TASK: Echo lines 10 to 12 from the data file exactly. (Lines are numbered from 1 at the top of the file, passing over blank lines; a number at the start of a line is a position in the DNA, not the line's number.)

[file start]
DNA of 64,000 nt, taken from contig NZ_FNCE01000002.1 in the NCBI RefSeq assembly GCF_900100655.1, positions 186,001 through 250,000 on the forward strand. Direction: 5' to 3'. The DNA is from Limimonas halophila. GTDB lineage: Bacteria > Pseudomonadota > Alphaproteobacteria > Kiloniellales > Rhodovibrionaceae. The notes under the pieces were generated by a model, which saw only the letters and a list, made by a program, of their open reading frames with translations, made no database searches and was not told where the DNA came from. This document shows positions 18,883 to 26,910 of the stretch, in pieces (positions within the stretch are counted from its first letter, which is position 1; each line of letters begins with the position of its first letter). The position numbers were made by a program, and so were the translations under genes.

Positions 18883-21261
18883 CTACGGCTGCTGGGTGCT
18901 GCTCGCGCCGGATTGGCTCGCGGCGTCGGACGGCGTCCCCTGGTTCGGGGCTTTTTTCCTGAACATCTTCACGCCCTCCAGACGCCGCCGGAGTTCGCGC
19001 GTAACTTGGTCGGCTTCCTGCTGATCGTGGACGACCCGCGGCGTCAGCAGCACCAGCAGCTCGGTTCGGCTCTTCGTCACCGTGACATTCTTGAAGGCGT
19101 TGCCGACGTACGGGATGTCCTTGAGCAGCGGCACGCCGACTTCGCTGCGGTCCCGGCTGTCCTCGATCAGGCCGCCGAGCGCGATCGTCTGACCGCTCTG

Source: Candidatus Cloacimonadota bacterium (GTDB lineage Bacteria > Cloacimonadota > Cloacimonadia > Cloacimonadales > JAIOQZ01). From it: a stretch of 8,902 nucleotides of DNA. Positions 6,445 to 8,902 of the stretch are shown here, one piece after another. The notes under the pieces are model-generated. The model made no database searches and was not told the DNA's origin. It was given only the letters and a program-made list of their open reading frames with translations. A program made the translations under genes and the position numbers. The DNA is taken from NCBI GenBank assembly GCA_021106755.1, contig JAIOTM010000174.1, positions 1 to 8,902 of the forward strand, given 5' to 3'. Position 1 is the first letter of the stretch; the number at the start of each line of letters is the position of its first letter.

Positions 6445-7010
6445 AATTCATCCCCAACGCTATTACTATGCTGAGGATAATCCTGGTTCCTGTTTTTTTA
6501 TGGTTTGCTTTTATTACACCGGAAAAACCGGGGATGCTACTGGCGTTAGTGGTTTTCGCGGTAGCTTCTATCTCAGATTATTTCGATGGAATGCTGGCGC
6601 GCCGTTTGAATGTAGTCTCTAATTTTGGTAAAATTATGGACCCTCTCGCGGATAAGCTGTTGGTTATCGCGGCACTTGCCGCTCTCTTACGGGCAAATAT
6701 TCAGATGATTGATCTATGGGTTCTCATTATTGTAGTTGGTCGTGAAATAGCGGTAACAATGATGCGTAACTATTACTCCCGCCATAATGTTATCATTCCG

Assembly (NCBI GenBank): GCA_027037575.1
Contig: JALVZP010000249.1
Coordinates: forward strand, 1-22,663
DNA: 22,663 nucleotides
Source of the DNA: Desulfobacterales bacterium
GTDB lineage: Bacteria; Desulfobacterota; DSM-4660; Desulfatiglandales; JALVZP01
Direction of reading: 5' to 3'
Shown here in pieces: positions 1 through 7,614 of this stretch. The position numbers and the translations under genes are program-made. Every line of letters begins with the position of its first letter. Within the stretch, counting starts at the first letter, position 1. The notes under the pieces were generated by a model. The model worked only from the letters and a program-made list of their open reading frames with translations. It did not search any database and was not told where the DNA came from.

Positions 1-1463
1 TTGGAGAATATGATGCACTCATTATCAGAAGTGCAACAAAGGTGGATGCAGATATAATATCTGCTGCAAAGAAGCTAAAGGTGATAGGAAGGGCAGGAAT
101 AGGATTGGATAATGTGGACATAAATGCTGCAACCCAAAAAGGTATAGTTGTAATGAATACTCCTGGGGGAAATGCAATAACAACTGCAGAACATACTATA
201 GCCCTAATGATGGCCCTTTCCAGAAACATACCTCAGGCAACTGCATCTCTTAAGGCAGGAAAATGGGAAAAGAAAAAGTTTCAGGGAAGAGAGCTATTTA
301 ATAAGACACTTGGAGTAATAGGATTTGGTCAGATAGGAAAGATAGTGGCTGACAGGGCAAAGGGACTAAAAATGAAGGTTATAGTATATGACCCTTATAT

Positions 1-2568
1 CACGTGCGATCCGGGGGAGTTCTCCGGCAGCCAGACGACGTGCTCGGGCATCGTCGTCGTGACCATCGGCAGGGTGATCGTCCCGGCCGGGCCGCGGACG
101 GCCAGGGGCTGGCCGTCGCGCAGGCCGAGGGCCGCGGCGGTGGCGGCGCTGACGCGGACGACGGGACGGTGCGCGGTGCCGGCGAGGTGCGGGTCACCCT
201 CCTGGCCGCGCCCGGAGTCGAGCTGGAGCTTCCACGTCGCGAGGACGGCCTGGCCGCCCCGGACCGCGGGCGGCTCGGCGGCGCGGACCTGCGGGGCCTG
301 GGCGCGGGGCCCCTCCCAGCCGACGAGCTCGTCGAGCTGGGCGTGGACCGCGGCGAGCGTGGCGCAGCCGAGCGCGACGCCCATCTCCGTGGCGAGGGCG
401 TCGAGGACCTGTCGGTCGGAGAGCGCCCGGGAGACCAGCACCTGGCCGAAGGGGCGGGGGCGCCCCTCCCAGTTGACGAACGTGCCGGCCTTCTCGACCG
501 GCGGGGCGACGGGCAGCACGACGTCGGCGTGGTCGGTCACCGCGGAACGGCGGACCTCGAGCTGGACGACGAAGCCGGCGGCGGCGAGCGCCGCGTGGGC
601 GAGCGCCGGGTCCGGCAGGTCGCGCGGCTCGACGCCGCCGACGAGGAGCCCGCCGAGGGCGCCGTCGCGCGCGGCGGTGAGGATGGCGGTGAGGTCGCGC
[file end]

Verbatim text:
6501 TGGTTTGCTTTTATTACACCGGAAAAACCGGGGATGCTACTGGCGTTAGTGGTTTTCGCGGTAGCTTCTATCTCAGATTATTTCGATGGAATGCTGGCGC
6601 GCCGTTTGAATGTAGTCTCTAATTTTGGTAAAATTATGGACCCTCTCGCGGATAAGCTGTTGGTTATCGCGGCACTTGCCGCTCTCTTACGGGCAAATAT
6701 TCAGATGATTGATCTATGGGTTCTCATTATTGTAGTTGGTCGTGAAATAGCGGTAACAATGATGCGTAACTATTACTCCCGCCATAATGTTATCATTCCG